The job market at the moment is vicious. Think about it, all of the companies around the country are fighting for top talents. They bust out their big guns and attract candidates with better pay, bigger benefits, and a more appealing office. So, how will you compete with that? How can you get the most of every conversation you have with a candidate? Do your questions effectively probe your applicant’s skills, characteristics, and experiences? Do you have enough time to present what sets your company apart?
You may have sourced the candidates with the best CVs, but you won’t know if they are a great fit for the position if you don’t interview them properly. There are times recruiters miss their marks because they neglect to prepare for the interview or are clouded with preconceived judgment. Here are some tips to avoid making those mistakes:
Prepare for the Interview
Often, the candidate is the one in a hot seat to nail the interview. But you’re also in the position to make or break the interview.
Once you have scheduled an appointment with the candidate, make sure to set some time to prepare for it. Start with reviewing the job description once again. This way, you know exactly the skills and competencies you should look for. Go over the applicant’s resume, as well. Note anything you can clarify during the interview, like employment gaps or scope of duties.
Don’t focus merely on skills; gauge the candidate’s characteristics, as well. See if their qualities fit well within the company culture. Though many organizations want diversity, shared interests, passions, and perceptions help make the team reach a common goal.
Also, be prepared to set aside a few minutes to give the applicant a chance to ask questions. Often, what they ask or how they phrase the question could give you more ideas on whether they’re the right person for the job.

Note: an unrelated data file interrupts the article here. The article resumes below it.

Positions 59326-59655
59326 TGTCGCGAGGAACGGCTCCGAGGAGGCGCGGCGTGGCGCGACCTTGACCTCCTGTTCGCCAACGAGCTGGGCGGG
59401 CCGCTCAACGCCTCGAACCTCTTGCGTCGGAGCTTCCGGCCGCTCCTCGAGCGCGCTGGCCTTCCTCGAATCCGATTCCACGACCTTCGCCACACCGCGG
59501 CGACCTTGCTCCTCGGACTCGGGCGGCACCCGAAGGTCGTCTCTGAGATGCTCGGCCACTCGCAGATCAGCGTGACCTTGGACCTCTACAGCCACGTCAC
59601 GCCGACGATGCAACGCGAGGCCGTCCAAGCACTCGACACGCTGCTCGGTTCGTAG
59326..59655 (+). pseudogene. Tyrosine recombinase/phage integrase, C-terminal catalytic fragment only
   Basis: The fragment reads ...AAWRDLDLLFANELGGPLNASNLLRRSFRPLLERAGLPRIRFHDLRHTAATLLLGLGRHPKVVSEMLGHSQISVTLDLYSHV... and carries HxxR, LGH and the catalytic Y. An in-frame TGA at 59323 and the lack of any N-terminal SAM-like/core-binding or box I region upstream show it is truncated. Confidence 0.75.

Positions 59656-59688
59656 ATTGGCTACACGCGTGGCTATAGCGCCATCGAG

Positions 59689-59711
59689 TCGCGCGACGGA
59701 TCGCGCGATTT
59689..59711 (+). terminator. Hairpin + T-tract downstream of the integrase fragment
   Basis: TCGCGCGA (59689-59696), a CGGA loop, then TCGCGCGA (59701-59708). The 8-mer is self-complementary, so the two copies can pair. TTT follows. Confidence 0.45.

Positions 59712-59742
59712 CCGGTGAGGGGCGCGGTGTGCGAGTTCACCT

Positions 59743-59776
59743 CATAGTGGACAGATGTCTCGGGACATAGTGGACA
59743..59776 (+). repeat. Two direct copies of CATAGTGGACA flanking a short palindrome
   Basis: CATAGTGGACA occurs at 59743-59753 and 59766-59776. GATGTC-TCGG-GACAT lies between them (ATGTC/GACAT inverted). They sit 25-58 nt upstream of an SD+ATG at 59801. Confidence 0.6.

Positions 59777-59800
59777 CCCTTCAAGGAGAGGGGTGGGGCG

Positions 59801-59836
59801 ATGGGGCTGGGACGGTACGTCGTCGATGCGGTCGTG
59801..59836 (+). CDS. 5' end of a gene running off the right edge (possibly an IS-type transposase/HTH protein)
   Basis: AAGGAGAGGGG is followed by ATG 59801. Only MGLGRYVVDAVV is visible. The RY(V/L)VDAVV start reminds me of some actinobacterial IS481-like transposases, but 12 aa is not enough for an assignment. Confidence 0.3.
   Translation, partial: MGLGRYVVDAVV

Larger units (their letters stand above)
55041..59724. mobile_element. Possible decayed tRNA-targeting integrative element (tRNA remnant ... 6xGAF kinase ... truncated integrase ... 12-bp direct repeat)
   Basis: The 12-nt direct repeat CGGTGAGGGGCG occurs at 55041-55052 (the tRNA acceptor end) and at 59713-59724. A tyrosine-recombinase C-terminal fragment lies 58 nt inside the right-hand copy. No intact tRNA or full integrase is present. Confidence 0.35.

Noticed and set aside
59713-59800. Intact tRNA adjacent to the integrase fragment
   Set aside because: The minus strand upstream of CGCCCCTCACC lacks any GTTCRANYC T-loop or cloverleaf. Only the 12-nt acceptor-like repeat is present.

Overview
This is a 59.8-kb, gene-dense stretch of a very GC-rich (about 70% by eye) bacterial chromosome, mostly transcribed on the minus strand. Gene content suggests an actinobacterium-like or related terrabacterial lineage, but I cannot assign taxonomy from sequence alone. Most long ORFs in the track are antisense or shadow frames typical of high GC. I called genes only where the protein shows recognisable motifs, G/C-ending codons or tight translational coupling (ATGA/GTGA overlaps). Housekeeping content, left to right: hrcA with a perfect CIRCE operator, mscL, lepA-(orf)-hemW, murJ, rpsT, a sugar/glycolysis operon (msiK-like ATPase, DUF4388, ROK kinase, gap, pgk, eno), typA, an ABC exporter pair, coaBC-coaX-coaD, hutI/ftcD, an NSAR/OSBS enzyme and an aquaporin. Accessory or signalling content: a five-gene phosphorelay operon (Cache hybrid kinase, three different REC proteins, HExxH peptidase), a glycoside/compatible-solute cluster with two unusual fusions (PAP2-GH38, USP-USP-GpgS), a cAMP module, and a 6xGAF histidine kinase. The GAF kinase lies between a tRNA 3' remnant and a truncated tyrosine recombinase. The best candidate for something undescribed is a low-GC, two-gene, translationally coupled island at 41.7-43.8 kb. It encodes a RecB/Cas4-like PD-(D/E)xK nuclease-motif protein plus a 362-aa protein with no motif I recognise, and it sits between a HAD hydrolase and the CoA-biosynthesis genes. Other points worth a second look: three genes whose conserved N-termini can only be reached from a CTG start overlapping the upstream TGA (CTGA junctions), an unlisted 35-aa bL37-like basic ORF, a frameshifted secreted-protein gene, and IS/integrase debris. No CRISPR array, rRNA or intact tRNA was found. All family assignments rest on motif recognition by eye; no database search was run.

Ask the Right Questions
Now that you have noted the things you want to know from the applicant, determine the right way to get that information. You can ask open-ended questions to reveal details and meaningful answers. Questions like “What did you learn when you worked in retail for years?” and “What was it like being part of a company that recycles pool water?” can reveal the candidate’s competencies, work ethics, and more.
You can ask self-appraisal questions to know more about their performance, interpersonal skills, and abilities. If you’re interviewing for a manager position, ask questions like, “What were your challenges in handling a team, and how did you overcome them?”
Ask accomplishment-focused questions to know more about their practical experiences and the extent to which they are involved in previous projects. Go for broad-brush questions to get them to think in general terms and in a bigger picture like “What can you tell me about managing a team with cross-functional tasks?” Lastly, use comparison questions to check on their reasoning skills like, “How would you compare leading a team and being a team member?
Present Yourself Professionally
Besides dressing professionally, an interviewer should always be on time. Make sure to be transparent. State your questions clearly and let the candidate respond freely. Let them make eye-contact and always show encouragement while they are answering.
Also, keep in mind that the interview is the first point of interaction between the candidate and the company. You represent your organization, so anything you do can impact the applicant’s first impression of the company.
Assess the Applicant with an Open Mind
Biases are a normal part of daily social interaction. But as a recruiter, you should be conscious of your biases. Otherwise, you might end up hiring someone based on what pleases you or if they have similar traits or interests as you rather than their skills for the job.
So always make sure not to be quick to judge your candidates. Come to every interview with an open mind. Don’t let their background and their field of study affect your perception. Set aside your biases, so you can absorb every answer they give freely.
Yes, the recruitment cycle is daunting. You always have to put your best foot forward to hire the top talent. While you can impress candidates with awesome perks and benefits, you won’t find the right person for the job without mastering the fundamentals of an effective interview.